Never before have so many had free and fast access to so much information. As Internet connections getting improved and people have megabit download speeds, they seem only to hunger for more. The most common service that one can find is DSL, or Digital

Subscriber Line. It provides bandwidth ranging from 384kbps to 6Mbps, over standard telephone lines, which everyone has at home. This service is not cheap, and it usually ranging from 50$ – 300$ per month, plus ISP equipment. The question that was asked is ´What is the point for a company to have a high speed Internet connection, but not the ability for network elements to roam?’

The solution for this question was the Wireless Networks (WLANs). The Wireless Network was originally employed to free network elements to roam in manufacturing. The Wireless Networks provide inexpensive and high-bandwidth network services. It costs far less to deploy a wireless network than a wired network. A major cost of installing and holding a wired network is the expense to run network and power cables. For this reason, it is better to deploy a Wireless network for non-roaming desktops. For businesses, Wireless Networks give more mobility and flexibility by allowing employees to stay connected to the Internet and to the network as they roam.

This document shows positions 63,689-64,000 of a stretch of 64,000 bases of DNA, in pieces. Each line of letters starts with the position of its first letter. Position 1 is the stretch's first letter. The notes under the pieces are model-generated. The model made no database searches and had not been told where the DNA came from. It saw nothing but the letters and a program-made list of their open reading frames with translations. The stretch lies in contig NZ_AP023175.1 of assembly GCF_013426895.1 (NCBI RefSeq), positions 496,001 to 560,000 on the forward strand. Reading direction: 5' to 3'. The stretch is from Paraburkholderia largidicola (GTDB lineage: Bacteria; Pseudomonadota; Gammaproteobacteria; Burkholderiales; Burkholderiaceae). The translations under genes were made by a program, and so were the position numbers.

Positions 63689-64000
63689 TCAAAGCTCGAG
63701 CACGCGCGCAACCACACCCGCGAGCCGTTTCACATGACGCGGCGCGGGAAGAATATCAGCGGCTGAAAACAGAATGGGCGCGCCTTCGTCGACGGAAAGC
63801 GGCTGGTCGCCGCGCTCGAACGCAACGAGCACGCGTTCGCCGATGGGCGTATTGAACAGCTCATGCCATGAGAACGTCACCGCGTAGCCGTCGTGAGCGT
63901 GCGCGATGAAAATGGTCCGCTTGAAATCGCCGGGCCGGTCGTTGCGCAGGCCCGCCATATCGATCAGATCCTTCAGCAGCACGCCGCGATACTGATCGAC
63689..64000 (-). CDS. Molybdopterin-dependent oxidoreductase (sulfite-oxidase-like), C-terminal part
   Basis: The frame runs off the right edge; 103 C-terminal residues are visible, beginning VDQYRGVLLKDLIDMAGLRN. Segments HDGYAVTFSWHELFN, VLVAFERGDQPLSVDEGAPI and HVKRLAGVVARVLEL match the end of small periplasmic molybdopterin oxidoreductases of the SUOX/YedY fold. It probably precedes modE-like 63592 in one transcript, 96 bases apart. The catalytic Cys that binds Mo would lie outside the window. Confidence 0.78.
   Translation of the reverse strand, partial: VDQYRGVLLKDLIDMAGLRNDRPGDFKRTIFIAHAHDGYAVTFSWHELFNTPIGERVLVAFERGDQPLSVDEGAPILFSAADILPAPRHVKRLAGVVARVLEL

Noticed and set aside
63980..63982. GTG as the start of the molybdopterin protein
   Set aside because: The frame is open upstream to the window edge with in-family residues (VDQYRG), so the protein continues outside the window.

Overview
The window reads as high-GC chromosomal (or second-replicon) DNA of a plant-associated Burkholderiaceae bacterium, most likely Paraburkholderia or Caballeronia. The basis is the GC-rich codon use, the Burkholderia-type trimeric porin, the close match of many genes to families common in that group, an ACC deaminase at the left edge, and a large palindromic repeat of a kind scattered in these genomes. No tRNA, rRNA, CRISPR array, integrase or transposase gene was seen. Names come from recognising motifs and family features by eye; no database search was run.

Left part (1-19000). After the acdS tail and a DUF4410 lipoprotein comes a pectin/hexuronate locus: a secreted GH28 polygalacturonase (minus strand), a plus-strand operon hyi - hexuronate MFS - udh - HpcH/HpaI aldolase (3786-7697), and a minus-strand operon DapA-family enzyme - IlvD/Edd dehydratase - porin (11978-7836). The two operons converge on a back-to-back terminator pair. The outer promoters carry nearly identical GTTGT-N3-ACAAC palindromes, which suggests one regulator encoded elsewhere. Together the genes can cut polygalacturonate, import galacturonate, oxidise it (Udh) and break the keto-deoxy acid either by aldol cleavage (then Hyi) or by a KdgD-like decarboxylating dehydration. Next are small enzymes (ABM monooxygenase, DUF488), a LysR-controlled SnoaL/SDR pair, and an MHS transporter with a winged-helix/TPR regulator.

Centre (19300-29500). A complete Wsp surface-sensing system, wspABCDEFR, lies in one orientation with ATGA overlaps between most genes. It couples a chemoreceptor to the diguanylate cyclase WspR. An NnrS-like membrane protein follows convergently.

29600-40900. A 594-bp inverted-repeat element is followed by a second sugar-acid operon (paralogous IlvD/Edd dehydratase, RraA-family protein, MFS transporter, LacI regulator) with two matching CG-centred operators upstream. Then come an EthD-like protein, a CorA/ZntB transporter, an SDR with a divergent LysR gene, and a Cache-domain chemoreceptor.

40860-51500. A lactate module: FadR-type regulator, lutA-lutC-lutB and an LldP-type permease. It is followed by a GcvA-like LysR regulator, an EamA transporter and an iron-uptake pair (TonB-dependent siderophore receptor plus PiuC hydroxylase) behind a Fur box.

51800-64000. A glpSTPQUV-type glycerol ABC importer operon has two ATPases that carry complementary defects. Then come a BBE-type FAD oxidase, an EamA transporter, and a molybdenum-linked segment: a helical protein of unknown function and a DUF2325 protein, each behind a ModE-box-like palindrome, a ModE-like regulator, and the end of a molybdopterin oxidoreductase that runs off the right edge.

Nowadays, there are four types of Wireless networks, ranging from slow and inexpensive to fast and expensive:

– Bluetooth

– IrDA

– HomeRF

– WECA (Wi-Fi)

These four types of networks will be discussed after the next chapter.